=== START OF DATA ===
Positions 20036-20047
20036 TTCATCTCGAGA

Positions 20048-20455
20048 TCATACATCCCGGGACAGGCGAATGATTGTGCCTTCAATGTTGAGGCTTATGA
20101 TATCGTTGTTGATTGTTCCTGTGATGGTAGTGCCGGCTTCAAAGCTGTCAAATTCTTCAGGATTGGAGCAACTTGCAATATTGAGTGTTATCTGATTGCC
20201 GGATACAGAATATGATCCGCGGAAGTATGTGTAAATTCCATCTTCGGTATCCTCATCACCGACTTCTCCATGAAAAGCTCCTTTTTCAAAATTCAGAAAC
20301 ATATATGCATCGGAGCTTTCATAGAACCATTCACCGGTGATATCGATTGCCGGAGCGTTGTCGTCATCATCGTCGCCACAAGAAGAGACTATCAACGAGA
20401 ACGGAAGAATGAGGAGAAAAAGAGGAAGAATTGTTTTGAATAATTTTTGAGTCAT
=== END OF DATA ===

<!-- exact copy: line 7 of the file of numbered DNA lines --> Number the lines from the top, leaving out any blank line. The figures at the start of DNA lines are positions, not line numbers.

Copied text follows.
20301 ATATATGCATCGGAGCTTTCATAGAACCATTCACCGGTGATATCGATTGCCGGAGCGTTGTCGTCATCATCGTCGCCACAAGAAGAGACTATCAACGAGA